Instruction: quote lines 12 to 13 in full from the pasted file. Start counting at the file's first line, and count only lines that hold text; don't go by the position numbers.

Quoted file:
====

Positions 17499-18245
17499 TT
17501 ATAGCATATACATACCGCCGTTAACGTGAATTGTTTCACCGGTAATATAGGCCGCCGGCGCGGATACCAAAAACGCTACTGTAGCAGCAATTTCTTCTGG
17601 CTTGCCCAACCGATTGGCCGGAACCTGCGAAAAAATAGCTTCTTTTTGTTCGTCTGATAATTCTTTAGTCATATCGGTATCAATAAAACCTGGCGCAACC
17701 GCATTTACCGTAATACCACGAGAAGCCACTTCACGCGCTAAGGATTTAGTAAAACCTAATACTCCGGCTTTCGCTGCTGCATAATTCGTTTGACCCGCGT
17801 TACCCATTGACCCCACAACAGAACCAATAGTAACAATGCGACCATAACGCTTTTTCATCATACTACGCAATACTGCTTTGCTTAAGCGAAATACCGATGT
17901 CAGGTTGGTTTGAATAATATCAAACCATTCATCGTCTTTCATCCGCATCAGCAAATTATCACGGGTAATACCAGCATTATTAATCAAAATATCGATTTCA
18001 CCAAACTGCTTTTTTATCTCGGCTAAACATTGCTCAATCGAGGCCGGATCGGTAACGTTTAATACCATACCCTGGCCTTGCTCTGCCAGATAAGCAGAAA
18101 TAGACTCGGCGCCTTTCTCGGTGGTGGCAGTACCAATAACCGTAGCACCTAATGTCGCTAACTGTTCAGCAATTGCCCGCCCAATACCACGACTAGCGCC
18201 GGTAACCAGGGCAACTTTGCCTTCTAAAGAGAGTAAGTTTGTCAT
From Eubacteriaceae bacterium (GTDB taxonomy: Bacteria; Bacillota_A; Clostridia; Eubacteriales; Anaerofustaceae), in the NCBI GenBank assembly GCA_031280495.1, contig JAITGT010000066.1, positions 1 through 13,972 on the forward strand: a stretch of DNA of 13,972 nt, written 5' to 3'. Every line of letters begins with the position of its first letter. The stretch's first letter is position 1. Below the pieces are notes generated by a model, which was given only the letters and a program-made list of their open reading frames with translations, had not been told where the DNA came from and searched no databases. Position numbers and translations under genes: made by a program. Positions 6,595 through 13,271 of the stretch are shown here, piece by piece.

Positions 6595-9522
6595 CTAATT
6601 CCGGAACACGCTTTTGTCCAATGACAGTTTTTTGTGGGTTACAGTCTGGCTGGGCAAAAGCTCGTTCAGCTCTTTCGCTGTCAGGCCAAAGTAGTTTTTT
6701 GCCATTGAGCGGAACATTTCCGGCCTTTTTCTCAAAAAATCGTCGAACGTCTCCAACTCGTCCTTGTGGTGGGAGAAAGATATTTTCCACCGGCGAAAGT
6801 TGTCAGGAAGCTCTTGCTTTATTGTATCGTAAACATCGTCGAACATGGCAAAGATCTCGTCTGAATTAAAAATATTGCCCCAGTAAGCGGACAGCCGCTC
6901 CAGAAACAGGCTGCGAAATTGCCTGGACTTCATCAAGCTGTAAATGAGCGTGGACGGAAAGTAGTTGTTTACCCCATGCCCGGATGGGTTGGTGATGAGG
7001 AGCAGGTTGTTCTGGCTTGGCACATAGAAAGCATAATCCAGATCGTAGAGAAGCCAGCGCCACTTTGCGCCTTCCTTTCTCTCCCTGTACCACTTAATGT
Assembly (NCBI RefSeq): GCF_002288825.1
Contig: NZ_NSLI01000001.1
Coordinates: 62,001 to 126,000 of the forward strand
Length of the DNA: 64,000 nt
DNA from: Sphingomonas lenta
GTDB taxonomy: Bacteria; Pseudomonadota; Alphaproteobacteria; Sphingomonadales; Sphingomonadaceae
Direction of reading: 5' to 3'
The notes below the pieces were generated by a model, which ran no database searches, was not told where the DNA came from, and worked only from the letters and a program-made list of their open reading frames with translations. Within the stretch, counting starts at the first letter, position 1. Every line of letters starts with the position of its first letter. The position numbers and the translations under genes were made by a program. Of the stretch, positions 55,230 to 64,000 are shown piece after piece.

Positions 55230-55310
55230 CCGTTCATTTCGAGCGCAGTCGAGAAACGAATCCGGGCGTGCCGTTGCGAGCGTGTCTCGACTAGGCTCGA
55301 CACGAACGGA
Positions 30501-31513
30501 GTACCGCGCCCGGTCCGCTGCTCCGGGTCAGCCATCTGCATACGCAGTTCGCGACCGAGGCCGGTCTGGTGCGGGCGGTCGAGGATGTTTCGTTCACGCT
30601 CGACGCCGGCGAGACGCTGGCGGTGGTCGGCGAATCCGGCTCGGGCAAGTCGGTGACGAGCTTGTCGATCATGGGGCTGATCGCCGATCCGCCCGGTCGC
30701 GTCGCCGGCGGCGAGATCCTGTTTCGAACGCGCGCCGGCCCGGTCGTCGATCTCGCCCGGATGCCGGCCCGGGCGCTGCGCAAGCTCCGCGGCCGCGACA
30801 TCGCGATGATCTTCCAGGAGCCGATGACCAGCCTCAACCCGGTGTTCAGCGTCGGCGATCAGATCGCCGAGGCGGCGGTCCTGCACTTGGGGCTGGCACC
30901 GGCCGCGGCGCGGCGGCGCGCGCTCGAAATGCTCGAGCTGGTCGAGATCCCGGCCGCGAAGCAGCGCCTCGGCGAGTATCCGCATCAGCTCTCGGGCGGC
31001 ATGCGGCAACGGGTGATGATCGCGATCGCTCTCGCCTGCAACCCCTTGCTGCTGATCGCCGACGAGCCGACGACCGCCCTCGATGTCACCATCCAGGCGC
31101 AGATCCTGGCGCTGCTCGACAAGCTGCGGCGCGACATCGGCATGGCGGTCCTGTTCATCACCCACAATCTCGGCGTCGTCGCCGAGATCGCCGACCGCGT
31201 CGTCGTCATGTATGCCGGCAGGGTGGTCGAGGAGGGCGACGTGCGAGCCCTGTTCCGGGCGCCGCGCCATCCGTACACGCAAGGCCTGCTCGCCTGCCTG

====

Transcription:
Positions 6595-9522
6595 CTAATT